Several in fact; check out the two videos below from Steven Johnson, consider reading his new book “Where Good Ideas Come From: the Natural History of Innovation” and see if these help you generate more good ideas of your own.
I also love these RSA video animations like the first one below which are intriguingly from the Royal Society for the encouragement of Art and are an extremely effective way of presenting ideas and concepts. If you’ve not seen one before I think you’ll enjoy not only the topic but the presentation style itself and you’ll find lots of them available on YouTube and elsewhere if you start searching.
But my real purpose of this post was to bring your attention to this provocative pursuit of the challenging question “Where do good ideas come from?” and a book which Steven Johnson has recently released after his five years of his pursuit from an environmental (our surroundings) perspective. The presentation and the book provide the patterns he has gleaned from his research and observations.
I particularly liked his his notion of “creating spaces where ideas can mingle, swap and create new forms”. And as a real serendipity and Lego block kind of guy I was particularly drawn to Steven’s thoughts on good how good ideas are formed by the collision of smaller hunches and the cognitive catalyst of serendipitously stumbling over some rich bit of new information. He notes that what we’ve been seeing, over the past six to eight hundred years, is the historic rise in connectivity to reach out to other people and borrow their ideas and hunches and let them collide with ours and create something much bigger than the sum of these hunches themselves.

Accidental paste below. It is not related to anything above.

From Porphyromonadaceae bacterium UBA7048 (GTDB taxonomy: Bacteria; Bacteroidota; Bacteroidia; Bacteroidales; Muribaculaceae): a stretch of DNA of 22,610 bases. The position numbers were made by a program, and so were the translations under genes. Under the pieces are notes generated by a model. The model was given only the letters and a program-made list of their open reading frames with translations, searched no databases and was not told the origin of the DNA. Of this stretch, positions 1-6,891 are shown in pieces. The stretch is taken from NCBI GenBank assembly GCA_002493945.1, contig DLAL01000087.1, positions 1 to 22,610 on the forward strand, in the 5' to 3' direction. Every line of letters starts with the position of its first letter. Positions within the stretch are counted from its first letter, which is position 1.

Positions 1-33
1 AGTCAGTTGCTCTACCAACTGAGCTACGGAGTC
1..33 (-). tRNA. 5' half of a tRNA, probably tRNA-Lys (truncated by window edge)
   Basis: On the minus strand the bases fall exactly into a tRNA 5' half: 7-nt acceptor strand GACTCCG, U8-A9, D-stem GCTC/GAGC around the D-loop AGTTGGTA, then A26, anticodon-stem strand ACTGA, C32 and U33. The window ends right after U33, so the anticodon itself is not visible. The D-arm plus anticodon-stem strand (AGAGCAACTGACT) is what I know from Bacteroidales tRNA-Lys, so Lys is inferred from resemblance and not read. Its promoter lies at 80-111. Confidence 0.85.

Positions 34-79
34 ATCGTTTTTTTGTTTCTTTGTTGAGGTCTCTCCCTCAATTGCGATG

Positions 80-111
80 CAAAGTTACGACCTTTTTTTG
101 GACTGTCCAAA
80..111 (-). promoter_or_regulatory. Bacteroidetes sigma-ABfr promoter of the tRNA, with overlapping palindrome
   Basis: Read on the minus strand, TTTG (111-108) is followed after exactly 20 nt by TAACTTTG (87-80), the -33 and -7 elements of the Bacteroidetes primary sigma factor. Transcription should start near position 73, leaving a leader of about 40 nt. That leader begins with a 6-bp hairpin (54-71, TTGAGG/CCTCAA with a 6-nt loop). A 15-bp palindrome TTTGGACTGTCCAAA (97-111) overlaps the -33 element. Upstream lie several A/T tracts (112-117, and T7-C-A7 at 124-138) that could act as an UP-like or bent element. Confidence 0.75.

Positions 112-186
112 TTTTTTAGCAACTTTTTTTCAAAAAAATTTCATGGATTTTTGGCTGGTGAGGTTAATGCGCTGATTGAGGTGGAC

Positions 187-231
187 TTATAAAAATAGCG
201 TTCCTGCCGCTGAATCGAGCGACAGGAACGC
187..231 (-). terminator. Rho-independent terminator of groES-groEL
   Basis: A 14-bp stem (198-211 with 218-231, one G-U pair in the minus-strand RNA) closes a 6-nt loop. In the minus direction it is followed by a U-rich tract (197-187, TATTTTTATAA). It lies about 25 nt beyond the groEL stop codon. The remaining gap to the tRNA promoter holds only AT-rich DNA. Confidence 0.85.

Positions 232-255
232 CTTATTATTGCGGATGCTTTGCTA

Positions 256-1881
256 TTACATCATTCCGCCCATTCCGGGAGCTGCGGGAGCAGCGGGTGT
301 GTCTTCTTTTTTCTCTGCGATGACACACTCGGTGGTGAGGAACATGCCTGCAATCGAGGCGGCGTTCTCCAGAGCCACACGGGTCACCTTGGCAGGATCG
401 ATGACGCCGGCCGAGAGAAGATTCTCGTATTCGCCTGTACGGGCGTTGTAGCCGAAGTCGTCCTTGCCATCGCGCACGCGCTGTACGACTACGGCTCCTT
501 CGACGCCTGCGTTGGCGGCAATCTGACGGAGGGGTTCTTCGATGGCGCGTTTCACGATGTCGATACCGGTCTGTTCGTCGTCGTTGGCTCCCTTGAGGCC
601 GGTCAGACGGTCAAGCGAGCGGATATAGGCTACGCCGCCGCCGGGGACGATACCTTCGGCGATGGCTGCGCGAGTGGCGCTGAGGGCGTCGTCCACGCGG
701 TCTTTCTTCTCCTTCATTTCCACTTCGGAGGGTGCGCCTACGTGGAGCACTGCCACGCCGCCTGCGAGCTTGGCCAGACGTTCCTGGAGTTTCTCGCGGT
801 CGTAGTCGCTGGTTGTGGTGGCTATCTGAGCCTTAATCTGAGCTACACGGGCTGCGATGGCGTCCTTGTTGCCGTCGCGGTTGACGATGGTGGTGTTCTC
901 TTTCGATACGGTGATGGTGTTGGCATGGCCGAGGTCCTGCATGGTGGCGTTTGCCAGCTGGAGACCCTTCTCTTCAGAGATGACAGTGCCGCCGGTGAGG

Check out these videos below and see if they don’t provide some great cognitive collisions with some of your hunches and ignite some great new ideas that you can share with the rest of us and keep this cycle ever growing and widening.